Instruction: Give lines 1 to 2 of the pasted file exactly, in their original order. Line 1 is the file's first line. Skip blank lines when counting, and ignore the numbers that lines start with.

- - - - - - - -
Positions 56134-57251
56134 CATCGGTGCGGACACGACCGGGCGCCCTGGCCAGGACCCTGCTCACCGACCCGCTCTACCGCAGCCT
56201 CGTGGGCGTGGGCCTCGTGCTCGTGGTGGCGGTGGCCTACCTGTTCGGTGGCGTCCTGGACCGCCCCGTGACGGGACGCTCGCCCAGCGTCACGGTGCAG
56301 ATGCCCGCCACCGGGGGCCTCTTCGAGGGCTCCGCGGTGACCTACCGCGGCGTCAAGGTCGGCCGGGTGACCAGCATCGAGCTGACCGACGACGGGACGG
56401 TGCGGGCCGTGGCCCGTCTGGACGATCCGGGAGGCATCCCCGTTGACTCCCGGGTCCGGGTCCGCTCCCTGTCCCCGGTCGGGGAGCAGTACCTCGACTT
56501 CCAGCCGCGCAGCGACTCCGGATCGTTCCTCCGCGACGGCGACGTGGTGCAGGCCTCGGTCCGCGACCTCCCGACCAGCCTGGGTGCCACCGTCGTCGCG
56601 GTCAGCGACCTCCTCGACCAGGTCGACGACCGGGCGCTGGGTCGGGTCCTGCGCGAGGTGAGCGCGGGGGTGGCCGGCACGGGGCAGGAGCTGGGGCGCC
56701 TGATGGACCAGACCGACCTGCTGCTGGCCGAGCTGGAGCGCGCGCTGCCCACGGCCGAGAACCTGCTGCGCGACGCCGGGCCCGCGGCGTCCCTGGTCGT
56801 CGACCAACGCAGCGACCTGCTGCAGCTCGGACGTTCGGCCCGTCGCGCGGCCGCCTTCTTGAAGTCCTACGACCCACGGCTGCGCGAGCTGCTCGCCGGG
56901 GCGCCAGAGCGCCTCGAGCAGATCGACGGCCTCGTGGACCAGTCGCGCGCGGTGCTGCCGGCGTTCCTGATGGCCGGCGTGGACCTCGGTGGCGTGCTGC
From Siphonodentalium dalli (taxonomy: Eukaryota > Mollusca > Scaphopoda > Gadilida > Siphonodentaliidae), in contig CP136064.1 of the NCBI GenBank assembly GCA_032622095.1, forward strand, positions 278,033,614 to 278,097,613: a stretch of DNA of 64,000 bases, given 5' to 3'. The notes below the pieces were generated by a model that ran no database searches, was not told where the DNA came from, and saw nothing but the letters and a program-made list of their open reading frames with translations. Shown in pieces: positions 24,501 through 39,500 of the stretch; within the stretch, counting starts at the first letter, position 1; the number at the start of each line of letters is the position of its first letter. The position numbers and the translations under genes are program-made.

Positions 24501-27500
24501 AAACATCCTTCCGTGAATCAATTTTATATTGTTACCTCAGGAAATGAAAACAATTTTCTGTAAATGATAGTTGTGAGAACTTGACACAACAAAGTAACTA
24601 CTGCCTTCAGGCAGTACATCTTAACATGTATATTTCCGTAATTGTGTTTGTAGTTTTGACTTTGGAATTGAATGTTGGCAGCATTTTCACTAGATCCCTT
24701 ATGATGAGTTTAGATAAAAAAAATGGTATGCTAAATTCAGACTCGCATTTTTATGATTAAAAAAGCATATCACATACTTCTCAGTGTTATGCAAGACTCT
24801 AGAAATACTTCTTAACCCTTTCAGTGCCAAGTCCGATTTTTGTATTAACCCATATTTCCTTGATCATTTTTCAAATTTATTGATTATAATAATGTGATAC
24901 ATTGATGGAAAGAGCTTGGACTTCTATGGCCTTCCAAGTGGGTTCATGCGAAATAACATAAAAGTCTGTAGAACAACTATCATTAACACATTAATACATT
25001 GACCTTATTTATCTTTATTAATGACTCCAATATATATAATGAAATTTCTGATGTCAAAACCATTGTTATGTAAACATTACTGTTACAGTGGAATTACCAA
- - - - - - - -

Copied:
Positions 56134-57251
56134 CATCGGTGCGGACACGACCGGGCGCCCTGGCCAGGACCCTGCTCACCGACCCGCTCTACCGCAGCCT